Against this backdrop, Kennedy launched a conventional and nuclear arms buildup, and publicly disclosed Washington’s advantage in strategic weapons. He also mounted a covert operation — code-named Mongoose — to drive the Moscow-backed Castro regime from power. Each of these measures sought to shore up Western positions through a “flexible response” to the Communist challenge in both the developing world and in the heart of Europe. No less than the “survival and the success of liberty” was at stake, as Kennedy put it, in this “hour of maximum danger.”

Yet that danger would only increase. To defend Cuba from not just sabotage and harassment but from an anticipated U.S. invasion, Khrushchev deployed Soviet nuclear missiles to Cuba. It wasn’t the only reason he did so. But Moscow’s evident dispatch of arms during the summer of 1962 led Kennedy to issue a public statement — for domestic as much as foreign consumption — that drew a red line at the placement of offensive weapons on the island, as opposed to the defensive ones already in transit. It was a statement that was easy to make, because the White House deemed the introduction of such weapons so unlikely.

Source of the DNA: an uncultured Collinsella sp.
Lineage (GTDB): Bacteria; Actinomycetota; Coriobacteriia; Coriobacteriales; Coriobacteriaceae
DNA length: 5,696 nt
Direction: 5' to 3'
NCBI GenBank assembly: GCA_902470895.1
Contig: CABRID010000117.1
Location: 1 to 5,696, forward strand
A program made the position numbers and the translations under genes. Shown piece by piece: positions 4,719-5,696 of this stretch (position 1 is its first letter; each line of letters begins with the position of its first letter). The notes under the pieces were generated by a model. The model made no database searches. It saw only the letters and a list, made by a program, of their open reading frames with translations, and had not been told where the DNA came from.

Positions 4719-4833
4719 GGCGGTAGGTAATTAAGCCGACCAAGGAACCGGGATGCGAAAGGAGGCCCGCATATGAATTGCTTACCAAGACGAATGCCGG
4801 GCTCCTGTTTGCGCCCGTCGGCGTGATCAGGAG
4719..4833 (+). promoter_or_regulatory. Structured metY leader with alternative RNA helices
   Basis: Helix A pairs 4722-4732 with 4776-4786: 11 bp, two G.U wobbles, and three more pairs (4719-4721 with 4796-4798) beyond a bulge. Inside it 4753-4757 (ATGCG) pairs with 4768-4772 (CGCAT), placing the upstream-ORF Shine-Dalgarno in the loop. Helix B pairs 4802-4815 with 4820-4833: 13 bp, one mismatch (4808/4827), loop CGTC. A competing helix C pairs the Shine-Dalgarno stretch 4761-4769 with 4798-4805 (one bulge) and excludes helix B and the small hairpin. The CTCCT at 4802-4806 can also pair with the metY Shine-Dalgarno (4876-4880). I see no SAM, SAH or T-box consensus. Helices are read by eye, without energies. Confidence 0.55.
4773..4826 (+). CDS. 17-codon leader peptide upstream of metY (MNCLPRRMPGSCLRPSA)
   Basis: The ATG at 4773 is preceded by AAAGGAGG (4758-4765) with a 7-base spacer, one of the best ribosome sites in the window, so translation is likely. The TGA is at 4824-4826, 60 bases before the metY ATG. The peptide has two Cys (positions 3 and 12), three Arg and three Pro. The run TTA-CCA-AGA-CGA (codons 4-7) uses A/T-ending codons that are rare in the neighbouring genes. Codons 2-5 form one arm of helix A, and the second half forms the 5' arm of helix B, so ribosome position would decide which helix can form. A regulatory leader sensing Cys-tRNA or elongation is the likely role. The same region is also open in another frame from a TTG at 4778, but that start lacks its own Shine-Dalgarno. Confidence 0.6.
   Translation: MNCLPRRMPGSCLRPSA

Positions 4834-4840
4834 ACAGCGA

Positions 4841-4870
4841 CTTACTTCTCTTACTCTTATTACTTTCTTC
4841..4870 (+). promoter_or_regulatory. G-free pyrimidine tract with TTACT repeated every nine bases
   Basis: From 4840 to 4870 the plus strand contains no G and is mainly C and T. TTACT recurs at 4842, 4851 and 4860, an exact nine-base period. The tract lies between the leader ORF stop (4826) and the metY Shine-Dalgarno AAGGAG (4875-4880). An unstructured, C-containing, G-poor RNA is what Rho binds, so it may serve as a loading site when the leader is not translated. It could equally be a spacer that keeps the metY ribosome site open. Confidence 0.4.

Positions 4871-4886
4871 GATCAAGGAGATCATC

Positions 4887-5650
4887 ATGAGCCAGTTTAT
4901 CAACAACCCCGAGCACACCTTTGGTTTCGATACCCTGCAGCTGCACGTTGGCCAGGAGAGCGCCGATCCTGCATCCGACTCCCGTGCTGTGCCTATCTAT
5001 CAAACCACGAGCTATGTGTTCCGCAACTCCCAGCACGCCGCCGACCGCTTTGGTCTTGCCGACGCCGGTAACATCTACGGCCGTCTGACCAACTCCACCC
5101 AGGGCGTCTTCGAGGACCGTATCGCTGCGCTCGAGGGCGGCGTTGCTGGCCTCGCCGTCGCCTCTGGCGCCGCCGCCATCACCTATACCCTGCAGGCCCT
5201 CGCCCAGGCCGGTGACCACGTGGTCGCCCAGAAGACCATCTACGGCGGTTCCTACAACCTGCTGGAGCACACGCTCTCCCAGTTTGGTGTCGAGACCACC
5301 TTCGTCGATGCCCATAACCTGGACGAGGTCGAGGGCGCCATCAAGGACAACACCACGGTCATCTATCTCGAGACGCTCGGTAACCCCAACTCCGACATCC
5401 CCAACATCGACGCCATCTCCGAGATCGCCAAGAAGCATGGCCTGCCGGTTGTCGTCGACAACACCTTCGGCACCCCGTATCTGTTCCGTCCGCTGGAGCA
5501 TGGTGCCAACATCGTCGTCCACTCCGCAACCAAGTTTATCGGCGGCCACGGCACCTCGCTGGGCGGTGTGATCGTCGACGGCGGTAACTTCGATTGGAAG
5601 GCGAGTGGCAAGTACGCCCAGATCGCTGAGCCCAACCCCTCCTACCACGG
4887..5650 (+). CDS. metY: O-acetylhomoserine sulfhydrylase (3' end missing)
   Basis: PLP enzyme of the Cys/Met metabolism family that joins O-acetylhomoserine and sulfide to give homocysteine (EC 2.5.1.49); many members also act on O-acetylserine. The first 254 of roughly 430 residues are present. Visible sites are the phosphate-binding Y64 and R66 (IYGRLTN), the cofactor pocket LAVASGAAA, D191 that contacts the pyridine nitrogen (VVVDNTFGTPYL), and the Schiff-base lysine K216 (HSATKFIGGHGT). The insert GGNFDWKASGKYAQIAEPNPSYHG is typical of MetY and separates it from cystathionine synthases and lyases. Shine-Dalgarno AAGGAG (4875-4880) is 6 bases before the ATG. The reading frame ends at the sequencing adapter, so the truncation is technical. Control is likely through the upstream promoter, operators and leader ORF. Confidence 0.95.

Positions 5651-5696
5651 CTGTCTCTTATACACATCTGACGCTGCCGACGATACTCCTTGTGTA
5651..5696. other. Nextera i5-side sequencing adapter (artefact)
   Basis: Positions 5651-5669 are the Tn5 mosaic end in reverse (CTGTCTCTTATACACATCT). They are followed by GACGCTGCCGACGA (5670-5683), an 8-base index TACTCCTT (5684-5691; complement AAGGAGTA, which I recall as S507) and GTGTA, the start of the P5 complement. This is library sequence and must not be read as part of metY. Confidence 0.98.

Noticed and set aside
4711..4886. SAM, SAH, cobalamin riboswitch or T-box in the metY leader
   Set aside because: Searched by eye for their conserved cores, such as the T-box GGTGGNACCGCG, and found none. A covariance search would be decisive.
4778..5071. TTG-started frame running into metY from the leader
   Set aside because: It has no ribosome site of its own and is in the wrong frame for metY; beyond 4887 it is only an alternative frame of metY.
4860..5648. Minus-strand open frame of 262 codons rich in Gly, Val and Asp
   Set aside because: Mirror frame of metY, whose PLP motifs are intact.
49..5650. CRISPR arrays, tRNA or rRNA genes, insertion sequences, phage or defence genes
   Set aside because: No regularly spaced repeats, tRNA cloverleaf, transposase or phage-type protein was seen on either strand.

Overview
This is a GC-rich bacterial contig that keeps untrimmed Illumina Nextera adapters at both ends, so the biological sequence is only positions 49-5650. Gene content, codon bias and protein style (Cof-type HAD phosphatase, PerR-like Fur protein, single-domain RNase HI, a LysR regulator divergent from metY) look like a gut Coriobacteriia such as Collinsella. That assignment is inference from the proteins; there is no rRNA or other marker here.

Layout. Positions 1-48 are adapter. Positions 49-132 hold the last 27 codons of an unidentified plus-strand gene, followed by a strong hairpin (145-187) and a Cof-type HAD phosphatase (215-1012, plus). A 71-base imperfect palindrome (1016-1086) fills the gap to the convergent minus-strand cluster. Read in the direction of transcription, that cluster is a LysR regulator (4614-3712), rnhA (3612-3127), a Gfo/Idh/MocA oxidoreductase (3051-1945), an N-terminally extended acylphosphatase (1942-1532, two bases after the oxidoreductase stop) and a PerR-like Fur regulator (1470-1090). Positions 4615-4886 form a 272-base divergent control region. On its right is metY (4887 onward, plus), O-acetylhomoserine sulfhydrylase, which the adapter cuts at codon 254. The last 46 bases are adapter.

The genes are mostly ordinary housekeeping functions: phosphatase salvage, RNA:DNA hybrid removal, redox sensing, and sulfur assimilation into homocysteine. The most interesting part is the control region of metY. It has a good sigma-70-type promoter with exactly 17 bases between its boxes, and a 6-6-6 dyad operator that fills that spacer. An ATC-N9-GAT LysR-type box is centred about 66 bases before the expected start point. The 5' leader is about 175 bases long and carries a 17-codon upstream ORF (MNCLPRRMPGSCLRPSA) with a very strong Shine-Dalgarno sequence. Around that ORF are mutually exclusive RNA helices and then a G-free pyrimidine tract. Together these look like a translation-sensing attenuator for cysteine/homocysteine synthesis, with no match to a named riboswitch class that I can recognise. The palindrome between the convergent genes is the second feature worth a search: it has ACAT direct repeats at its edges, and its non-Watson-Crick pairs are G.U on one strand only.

Photographic intelligence soon revealed otherwise.

Having committed the United States to removing Soviet missiles and the threat they posed, Kennedy initially opted for confrontation. Yet he also created a process that gave his administration, as well as his adversary, time to deliberate and thus delay the final moment of reckoning. For six days, beginning Oct. 16, he and his closest national security aides met in strictest secrecy to think about the unthinkable — the prospect of war, and maybe nuclear war, with the Soviet Union.

Considering and then discarding bombing and invasion scenarios, Kennedy announced to the world on Oct. 22 that the United States would establish a quarantine around Cuba. But that blockade, while targeting the weapons still on their way to the island, could do little about those already in place. So Kennedy continued to mobilize men and materiel. Khrushchev, outgunned in nuclear weaponry and saddled with an ally — Castro — apparently willing to start World War III, folded and removed the missiles on which he gambled so much.

It was this combination of force and flexibility that settled the crisis. In fact, it was Kennedy’s more belligerent posture, and not his willingness to compromise, that moved Khrushchev to begin the process of negotiation. Fear that a U.S. invasion was just days away led the Soviet premier to propose — privately — the outline of what he and Kennedy would ultimately agree to: Moscow’s withdrawal of Soviet missiles in exchange for Washington’s pledge not to invade Cuba.